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**guest post from Author D. G. Driver
The Legends of the Juniper Sawfeather Novels
It’s Native American Heritage Month (or American Indian Heritage Month, as preferred by some). I’ve written a blog post for the Multicultural Children’s Book Day blog before about why I wrote the Juniper Sawfeather series with a teen girl who is half American Indian as the protagonist. This contemporary series centers on this headstrong girl who wants to stand apart from her well-known environmental activist parents, but it is also fantasy series about mythical creatures hidden in our natural world.
When I wrote book 1, Cry of the Sea, it was not with the intention of writing a trilogy, nor was it with the purpose of tying the book to American Indian mythology. The concept was born out of commemorative news coverage of a massive oil spill. I wondered “what if a mermaid washed up on the beach during an oil spill? What would happen?” Based on that premise, I wrote the novel, and it was finally published in 2014, winning awards for its environmental theme.
So, the series did not begin as one infused with mythology. There is a myth in it. In chapter 7 Juniper’s full-blooded American Indian father, who loves to regale her with old legends, tell a story about “The Singing Boat” in which whale hunters are being attacked by a killer whale. The boat sings and calms the whale until the whalers are safe. He surmises that maybe a mermaid was under the boat singing to the animals. Having written this book so long ago, I’ve lost track of the original source material for this myth, but I know it came in part from a real myth where the god Glooskap sings to an orca to pacify it. I fictionalized it to fit my novel. Peter Sawfeather also tells his daughter that the spirits of fallen warriors become killer whales, and that is a very popular myth amongst Northwest Pacific tribes. This second myth becomes extremely important again later in the series.
After Cry of the Sea was released, reviewers, readers and my publisher all began asking me if there would be a sequel. I hadn’t planned on that, and it took some effort to figure out where I wanted the story to go. I decided each book should focus on an environmental crisis and feature a new mythological creature. Cry of the Sea hints at the end that they are headed to a logging protest, so I set Whisper of the Woods in the forest. But what fantastical creature should I use? Elves? Fairies? Tree sprites?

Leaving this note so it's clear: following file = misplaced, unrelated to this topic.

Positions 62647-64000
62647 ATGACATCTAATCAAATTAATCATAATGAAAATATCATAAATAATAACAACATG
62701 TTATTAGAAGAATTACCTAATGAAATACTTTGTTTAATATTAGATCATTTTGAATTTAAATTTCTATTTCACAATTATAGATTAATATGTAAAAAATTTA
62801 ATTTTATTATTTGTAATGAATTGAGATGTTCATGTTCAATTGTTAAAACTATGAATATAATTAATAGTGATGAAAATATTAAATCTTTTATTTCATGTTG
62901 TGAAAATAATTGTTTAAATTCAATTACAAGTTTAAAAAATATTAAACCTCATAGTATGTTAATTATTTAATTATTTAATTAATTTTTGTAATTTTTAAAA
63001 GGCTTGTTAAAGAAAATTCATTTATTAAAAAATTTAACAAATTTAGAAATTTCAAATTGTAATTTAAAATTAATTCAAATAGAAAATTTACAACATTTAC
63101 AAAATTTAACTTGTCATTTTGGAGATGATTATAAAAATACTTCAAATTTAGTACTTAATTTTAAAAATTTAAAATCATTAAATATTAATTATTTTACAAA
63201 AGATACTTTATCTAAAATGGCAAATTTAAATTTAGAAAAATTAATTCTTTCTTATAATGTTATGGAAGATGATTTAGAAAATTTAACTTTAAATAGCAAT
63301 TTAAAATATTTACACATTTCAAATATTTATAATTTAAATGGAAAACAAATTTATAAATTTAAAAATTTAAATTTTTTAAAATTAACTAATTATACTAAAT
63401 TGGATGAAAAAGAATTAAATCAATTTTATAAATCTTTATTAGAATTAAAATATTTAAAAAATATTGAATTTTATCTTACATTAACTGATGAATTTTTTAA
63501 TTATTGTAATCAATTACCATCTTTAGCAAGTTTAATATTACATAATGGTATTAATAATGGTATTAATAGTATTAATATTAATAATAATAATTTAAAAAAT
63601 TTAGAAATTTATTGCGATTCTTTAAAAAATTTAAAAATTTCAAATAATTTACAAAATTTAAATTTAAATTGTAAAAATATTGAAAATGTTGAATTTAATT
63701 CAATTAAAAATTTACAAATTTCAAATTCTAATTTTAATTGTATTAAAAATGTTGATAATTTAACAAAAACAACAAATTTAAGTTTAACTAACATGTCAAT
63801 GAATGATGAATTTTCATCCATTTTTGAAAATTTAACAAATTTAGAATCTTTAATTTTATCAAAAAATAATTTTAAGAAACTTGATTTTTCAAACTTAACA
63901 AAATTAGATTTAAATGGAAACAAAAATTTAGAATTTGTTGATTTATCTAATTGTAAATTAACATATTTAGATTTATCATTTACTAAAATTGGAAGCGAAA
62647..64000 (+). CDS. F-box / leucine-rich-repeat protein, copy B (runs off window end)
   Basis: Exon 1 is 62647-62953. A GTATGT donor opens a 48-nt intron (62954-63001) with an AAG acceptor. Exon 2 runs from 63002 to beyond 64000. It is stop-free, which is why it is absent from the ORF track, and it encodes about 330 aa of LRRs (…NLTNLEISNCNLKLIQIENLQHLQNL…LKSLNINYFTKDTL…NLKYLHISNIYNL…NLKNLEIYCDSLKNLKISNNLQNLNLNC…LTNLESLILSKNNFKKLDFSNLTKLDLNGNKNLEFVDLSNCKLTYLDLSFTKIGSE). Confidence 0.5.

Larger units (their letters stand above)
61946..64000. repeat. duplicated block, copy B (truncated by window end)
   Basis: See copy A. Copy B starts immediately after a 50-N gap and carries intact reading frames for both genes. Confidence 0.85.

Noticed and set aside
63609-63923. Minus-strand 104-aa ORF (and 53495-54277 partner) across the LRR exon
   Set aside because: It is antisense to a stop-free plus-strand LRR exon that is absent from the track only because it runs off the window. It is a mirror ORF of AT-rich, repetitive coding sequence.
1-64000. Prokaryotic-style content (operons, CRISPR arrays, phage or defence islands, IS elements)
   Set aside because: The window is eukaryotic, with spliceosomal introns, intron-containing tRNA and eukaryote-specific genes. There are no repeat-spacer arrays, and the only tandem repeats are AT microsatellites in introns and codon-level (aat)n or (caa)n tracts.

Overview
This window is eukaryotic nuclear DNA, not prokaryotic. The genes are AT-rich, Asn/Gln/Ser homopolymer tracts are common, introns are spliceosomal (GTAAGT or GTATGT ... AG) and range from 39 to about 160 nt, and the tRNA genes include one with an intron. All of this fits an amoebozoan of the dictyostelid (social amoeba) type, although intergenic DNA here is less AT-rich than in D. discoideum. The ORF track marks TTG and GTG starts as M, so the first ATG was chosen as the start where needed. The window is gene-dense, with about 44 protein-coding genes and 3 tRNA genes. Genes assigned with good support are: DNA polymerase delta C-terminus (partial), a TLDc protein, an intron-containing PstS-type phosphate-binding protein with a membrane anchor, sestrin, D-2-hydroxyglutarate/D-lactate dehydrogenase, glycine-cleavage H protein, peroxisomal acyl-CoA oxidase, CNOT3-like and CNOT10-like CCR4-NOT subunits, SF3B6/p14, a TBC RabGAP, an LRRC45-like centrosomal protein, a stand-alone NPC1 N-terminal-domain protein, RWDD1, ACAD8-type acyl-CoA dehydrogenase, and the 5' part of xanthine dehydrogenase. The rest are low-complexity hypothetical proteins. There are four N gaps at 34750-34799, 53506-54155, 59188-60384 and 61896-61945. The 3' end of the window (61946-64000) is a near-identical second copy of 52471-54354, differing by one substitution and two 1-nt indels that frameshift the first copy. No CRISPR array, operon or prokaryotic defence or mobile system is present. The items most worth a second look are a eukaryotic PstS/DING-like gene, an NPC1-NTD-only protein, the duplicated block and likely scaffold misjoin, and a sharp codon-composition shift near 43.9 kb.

In between publishing Cry of the Sea and writing Whisper of the Woods the We Need Diverse Books and #ownvoices movement became a really big deal. People were crying out for more books with diverse characters, and it was becoming clear that if a white author were going to write about a person of a different racial background, she better get it right. I put a lot more effort into my research for books 2 and 3 to make them more authentic. This included the mythology. I didn’t want to create my own mythology to fit the book; I wanted to fit the book to real mythology.
I found a wonderful website that has the mission of collecting the myths and legends of American Indians and sorting them by tribal nation, region, and subject matter. I was able to look up myths about forests, trees, sprites, dryads, and so on. I wound up finding two amazing myths about an ancient tree with a spirit inside it. Both are featured in Whisper of the Woods. One of them explains the tree spirit that traps Juniper 170 feet up in its branches. That same myth, “The Warriors and the Sun”, also wound up being the key to tying the whole trilogy together. This myth has 5 warriors going on a mission to convince the sun to grant them wishes. I adapted it to only three warriors. In this myth – I kid you not – one man is turned into a merman, one is turned into a tree, and the third is turned into a stone. When I first found this myth I ran around my house like a maniac, so overjoyed to find exactly what I needed.
Now I had to figure out the plot of the final book of this trilogy, Echo of the Cliffs. The remaining brother, the one who had been turned to stone, needed to be found. But there were a lot of other plot points in the story that needed to be explained as well. I wanted to find the perfect location for the story and researched giant stones and rocks in the region. I came across the Fuca de Pillar near Cape Flattery, which is the farthest west point of the continuous United States and just so happens to be on the Makah Reservation. Yes! I read mythology from the region, learning about the Wah-tee-tahs that are small people that live in the rocks and the Basket Woman who kidnaps small children. There is also the Thunderbird and Killer Whale whose epic fight caused a great flood. I created a Makah married couple that love to tell stories to relate these tales to Juniper and her parents. The myth that really got me, however, was one I discovered about a girl who was so distraught at the death of her lover that she ran and jumped off a cliff, turning into a waterfall on the way down.